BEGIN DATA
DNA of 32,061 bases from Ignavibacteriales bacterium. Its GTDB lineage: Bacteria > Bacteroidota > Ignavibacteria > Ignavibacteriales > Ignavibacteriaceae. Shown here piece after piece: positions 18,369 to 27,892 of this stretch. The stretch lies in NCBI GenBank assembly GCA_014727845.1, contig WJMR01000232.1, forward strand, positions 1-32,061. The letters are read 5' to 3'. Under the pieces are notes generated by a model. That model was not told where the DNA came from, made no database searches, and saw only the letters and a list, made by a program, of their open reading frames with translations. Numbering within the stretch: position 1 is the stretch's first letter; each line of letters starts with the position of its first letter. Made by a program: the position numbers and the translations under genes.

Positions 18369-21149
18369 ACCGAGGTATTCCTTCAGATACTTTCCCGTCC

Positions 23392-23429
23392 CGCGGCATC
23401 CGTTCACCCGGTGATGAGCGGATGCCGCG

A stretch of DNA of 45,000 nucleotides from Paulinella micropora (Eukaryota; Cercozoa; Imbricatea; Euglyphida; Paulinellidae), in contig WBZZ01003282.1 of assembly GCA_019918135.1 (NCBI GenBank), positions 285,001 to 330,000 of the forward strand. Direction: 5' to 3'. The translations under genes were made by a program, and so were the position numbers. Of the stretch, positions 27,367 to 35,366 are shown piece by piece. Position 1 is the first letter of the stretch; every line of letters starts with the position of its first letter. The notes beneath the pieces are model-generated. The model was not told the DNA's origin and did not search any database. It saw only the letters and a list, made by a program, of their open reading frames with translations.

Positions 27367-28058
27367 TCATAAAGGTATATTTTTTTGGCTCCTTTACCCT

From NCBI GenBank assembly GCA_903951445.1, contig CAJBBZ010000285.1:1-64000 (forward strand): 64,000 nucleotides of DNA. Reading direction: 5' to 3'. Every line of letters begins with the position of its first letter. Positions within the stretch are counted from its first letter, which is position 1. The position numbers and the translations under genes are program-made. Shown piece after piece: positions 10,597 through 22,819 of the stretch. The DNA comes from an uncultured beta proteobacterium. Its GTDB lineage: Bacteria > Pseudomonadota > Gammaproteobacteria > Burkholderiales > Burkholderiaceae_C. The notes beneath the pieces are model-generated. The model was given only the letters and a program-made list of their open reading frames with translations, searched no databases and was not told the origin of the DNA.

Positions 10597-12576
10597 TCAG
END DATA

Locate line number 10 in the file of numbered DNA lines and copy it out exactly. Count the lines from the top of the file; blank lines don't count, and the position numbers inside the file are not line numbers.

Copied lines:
From NCBI GenBank assembly GCA_903951445.1, contig CAJBBZ010000285.1:1-64000 (forward strand): 64,000 nucleotides of DNA. Reading direction: 5' to 3'. Every line of letters begins with the position of its first letter. Positions within the stretch are counted from its first letter, which is position 1. The position numbers and the translations under genes are program-made. Shown piece after piece: positions 10,597 through 22,819 of the stretch. The DNA comes from an uncultured beta proteobacterium. Its GTDB lineage: Bacteria > Pseudomonadota > Gammaproteobacteria > Burkholderiales > Burkholderiaceae_C. The notes beneath the pieces are model-generated. The model was given only the letters and a program-made list of their open reading frames with translations, searched no databases and was not told the origin of the DNA.